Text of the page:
“We have really put a lot of work into the sheep operations and our rams come from Haddon Rig stud at Warren and we’re really focused on ensuring we have quality genetics. We have also been trying to get proactive in sitting down and looking at the science behind Merino breeding and how to increase production while decreasing production costs. It’s about really getting the most out of your sheep, getting lambing numbers up and wool clip where you want it, rather than just doing the same thing for 100 years because Dad and Grandpa always did it like that. The technology is really good in those areas and if you don’t pay attention you’re definitely going to do yourself out of a dollar.”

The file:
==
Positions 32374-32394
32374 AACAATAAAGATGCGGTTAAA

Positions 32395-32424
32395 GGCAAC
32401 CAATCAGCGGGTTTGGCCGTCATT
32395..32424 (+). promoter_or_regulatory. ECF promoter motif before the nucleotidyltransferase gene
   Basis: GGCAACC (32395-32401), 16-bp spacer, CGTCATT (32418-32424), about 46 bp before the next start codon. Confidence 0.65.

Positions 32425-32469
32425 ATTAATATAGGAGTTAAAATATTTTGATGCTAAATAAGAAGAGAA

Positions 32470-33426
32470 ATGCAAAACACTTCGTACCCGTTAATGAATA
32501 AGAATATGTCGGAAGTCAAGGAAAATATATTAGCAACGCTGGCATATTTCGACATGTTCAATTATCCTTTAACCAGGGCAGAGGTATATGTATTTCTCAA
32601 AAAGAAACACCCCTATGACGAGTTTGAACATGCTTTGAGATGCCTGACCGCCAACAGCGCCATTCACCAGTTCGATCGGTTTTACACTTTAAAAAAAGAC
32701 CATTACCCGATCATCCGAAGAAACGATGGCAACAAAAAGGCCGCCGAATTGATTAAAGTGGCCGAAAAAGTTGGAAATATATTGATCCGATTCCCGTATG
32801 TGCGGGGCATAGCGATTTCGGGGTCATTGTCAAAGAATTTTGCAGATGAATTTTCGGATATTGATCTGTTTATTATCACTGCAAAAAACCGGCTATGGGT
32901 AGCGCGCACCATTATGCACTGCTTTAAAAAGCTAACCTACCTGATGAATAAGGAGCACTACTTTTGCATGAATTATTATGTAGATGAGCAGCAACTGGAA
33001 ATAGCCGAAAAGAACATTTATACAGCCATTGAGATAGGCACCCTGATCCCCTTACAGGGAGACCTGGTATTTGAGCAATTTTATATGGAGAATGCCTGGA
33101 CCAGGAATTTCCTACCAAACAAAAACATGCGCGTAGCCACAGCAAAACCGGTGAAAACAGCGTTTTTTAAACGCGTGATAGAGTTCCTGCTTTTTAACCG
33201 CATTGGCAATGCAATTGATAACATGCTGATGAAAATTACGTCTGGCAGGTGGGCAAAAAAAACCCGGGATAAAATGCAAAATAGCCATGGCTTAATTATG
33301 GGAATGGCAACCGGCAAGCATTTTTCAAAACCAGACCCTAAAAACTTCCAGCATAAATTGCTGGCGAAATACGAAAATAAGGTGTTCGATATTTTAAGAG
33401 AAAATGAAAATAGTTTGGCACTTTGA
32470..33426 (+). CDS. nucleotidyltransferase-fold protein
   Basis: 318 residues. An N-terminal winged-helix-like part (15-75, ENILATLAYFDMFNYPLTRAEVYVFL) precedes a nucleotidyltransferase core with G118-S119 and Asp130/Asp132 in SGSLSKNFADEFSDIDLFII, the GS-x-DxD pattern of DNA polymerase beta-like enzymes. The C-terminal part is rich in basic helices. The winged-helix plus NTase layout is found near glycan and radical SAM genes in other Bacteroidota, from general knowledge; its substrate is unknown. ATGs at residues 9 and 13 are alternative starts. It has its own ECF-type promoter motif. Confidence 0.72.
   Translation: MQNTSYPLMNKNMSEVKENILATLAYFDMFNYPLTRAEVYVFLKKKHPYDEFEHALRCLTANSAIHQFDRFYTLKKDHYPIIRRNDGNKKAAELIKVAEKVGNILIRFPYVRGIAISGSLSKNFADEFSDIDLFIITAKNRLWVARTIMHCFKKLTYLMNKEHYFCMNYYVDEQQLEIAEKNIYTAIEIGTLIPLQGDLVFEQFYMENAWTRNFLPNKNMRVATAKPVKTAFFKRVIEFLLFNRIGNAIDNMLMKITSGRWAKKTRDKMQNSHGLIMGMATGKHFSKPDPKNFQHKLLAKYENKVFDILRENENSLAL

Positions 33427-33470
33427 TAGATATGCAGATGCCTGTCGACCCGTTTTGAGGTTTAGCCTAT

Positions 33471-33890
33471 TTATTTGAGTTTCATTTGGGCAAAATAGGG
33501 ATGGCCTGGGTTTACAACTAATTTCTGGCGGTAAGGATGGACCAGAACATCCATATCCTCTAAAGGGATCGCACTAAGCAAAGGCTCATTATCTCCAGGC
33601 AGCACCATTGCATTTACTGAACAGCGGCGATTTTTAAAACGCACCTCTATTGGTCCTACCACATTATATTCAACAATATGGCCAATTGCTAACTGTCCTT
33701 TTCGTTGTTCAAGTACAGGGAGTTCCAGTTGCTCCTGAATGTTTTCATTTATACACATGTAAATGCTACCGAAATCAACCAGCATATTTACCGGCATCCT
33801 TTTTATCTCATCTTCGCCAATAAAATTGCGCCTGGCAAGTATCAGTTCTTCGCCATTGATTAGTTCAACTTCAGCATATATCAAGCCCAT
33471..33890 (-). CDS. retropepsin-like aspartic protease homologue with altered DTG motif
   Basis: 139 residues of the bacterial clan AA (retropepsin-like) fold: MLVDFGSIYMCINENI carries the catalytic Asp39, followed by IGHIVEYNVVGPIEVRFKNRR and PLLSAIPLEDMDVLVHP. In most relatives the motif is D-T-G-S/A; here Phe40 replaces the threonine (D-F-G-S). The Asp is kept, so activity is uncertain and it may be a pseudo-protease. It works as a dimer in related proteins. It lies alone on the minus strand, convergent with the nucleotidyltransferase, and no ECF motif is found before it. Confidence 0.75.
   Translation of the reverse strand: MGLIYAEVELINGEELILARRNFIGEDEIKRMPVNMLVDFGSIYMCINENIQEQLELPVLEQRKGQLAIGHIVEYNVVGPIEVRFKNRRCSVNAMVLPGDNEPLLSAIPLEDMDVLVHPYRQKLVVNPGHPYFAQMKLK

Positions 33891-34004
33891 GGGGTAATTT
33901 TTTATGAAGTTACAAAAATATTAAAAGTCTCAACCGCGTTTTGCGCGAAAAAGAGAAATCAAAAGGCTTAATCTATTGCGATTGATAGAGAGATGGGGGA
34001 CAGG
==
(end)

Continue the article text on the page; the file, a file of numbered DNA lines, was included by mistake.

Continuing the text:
Tom explains that his family has been in the Louth area since 1860 and have been farming all their lives. His parents Gary and Liz Murray have lived at Trilby Station (which was originally part of the historic Dunlop Station that once spanned 1 million acres) since 1981 and went on to purchase the land a few years later.
Tom explains that the years gone by haven’t been without their challenges, especially during dry times.
“When I was about six we went through a tough few years and we packed up and moved to the Kimberleys in Western Australia where Dad was mustering. We had cattle for several years too, but having gone through a period when it didn’t rain for 10 years we really focused our business strategy on Merino sheep,” Tom explains there were 14,500 breeders joined this year.